The Social Impact Framework dares to dream big about social justice
Universities all over the world are competing for those top-notch spots in global rankings, but many of them run the risk of losing sight of what’s truly important: making the world a better place.
In response to this, UTS has launched the Social Impact Framework to help harness its resources, knowledge and research for the greater public good.
UTS Executive Director for Social Justice and former NSW Minister for Education and Training Verity Firth, believes that the purpose of universities in the 21st century is not only about research and teaching, but also about accepting that universities have a moral responsibility to help drive positive social change.
“Universities are powerful institutions in the local and national contexts, as well as globally. Most universities accept that their primary purpose is public benefit, yet they are conservative institutions when it comes to providing rewards and incentives for socially impactful research and teaching. They also underestimate the other ways a university can enhance its social impact: through its business operations; by ensuring a diverse student cohort; and by being brave and allowing the institution to be a critical voice and thought leader in big public debates.
“The UTS Social Impact Framework is really about taking a stance and saying, ‘We really value being an institution that dedicates itself to social impact, and we have a whole of university strategy to help us achieve our goals,’” Ms Firth explains.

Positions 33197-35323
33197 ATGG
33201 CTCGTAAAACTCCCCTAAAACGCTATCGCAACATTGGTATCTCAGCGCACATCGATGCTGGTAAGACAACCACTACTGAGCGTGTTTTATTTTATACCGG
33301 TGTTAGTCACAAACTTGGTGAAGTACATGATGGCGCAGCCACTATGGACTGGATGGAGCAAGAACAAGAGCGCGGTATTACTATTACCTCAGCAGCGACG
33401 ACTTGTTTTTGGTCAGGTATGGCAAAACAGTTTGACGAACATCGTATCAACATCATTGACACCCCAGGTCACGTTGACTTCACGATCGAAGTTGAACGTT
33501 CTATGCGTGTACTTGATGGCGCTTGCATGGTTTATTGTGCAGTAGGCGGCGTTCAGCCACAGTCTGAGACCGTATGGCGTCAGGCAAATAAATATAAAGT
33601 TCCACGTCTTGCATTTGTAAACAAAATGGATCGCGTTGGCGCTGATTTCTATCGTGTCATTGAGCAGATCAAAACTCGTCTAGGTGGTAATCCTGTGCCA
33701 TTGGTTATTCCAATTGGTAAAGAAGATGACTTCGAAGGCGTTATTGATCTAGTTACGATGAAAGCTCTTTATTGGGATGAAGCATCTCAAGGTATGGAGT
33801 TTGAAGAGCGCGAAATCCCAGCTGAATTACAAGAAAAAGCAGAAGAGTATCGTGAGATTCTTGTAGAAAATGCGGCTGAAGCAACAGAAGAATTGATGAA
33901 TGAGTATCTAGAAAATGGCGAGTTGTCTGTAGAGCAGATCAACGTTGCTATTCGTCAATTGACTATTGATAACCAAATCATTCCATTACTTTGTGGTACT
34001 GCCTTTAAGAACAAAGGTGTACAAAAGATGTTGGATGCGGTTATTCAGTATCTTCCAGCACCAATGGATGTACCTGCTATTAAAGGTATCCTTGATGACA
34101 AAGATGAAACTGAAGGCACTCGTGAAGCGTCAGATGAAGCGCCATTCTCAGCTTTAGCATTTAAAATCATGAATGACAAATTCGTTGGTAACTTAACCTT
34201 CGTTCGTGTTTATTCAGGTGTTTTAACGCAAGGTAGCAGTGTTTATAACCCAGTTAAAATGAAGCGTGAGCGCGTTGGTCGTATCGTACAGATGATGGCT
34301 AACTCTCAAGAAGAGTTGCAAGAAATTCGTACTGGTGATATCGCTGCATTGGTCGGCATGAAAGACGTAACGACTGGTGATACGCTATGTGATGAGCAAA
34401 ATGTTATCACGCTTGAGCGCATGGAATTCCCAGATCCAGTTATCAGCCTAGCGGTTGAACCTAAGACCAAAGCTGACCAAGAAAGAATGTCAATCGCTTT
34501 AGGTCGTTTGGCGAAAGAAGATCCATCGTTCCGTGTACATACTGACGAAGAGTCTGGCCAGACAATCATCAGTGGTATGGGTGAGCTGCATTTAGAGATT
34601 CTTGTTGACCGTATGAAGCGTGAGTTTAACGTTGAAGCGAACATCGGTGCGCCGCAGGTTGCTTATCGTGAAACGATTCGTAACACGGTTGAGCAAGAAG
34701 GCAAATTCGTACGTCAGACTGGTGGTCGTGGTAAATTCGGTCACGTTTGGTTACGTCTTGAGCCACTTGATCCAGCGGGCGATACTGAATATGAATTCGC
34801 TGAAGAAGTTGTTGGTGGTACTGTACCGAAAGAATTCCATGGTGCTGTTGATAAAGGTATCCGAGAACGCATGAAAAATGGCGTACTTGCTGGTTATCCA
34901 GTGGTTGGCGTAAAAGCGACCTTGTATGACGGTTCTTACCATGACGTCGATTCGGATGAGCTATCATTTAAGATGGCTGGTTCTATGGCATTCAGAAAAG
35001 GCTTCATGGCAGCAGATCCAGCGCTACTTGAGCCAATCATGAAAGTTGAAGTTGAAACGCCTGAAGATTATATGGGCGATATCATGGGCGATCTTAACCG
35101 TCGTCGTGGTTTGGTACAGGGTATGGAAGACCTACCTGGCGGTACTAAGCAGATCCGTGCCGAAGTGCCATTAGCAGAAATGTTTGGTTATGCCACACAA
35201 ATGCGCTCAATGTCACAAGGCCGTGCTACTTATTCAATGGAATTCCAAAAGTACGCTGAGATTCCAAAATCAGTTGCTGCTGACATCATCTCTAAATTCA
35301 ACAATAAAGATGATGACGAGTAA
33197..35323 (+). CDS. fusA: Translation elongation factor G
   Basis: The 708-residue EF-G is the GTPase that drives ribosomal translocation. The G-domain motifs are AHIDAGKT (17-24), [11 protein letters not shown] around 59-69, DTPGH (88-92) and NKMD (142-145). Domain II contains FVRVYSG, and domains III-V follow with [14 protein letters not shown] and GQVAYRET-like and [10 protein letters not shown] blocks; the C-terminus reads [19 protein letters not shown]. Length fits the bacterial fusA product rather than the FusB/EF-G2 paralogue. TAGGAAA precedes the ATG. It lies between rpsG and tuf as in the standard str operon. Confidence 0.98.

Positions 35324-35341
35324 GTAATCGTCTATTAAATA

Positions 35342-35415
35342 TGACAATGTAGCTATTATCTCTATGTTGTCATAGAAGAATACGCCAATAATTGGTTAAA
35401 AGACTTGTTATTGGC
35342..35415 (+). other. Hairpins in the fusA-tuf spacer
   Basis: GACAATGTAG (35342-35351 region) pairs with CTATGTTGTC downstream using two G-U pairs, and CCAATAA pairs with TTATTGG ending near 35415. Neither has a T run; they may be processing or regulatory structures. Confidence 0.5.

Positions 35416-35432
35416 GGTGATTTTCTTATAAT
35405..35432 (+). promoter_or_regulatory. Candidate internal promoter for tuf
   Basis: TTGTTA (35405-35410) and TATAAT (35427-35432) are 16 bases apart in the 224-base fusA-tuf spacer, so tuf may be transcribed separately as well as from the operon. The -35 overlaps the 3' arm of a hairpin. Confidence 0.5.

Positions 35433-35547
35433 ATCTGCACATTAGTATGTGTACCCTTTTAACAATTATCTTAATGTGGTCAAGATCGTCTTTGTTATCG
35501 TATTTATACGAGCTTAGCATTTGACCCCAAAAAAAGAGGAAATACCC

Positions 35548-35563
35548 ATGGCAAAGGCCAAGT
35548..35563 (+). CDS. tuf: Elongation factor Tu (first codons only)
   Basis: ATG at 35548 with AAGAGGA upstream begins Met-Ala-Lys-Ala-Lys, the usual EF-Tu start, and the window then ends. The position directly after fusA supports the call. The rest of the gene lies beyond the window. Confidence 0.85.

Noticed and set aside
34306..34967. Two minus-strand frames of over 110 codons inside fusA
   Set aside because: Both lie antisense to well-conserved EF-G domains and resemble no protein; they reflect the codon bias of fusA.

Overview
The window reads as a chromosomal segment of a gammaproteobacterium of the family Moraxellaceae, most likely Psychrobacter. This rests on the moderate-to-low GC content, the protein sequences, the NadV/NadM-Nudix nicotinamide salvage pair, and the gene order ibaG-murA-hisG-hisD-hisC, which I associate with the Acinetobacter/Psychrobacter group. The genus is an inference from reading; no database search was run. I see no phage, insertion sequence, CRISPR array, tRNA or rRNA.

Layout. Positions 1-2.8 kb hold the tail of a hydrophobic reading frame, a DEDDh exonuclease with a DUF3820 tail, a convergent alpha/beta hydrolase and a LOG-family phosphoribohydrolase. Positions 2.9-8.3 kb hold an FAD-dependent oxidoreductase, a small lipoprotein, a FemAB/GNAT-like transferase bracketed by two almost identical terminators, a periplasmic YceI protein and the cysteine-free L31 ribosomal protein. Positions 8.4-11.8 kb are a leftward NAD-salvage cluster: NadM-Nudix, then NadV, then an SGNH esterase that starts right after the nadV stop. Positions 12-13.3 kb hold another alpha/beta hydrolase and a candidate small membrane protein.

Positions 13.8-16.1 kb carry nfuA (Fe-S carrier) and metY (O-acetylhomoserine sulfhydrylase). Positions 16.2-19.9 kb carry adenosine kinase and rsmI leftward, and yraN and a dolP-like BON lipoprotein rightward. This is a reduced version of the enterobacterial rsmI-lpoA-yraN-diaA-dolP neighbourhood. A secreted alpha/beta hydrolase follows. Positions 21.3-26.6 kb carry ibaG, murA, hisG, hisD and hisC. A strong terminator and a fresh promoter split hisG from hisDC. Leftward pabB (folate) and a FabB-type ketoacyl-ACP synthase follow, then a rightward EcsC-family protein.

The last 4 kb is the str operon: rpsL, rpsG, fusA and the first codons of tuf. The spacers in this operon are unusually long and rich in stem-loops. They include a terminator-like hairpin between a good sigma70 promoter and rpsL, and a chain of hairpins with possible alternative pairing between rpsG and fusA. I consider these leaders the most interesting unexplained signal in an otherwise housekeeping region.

One of the key goals of the framework is opening up the university’s resources to as many people as possible.
“No one sector – whether that’s government, not-for-profit, business or even universities – can solve the world’s wicked problems alone. Social impact cannot happen in isolation.
“That’s why collaboration between all these sectors is critical to make this world a better place. As a university, we are in a very unique position to bring these people together and make it happen,” she says.
In this process, Ms Firth has learned a number of things, one of which is that you shouldn’t shy away from setting ambitious goals.
“At the beginning this seemed like an extremely ambitious project, one that used to keep me up at night!
“But it has actually been achieved, and it’s going great. It taught me that sometimes, being bold, ambitious and having really big ideas can pay off!” she says.
Most university ranking bodies do not consider social impact in their metrics. As a result, universities are at risk of neglecting their public purpose mission in order to achieve higher global rankings.
By collaborating with over 130 UTS staff and students, the Social Impact Framework was launched in October 2017 to make a genuine commitment to social impact across UTS.
What helped accomplish this?
The framework outlines strategic and systemic steps that must be implemented to harness the university’s resources and expertise for the public good.
What has changed as a result?
The Glebe Collective Impact Project is the first project to be launched under the new framework and is already benefitting community organisations in UTS’s neighbouring suburb Glebe.
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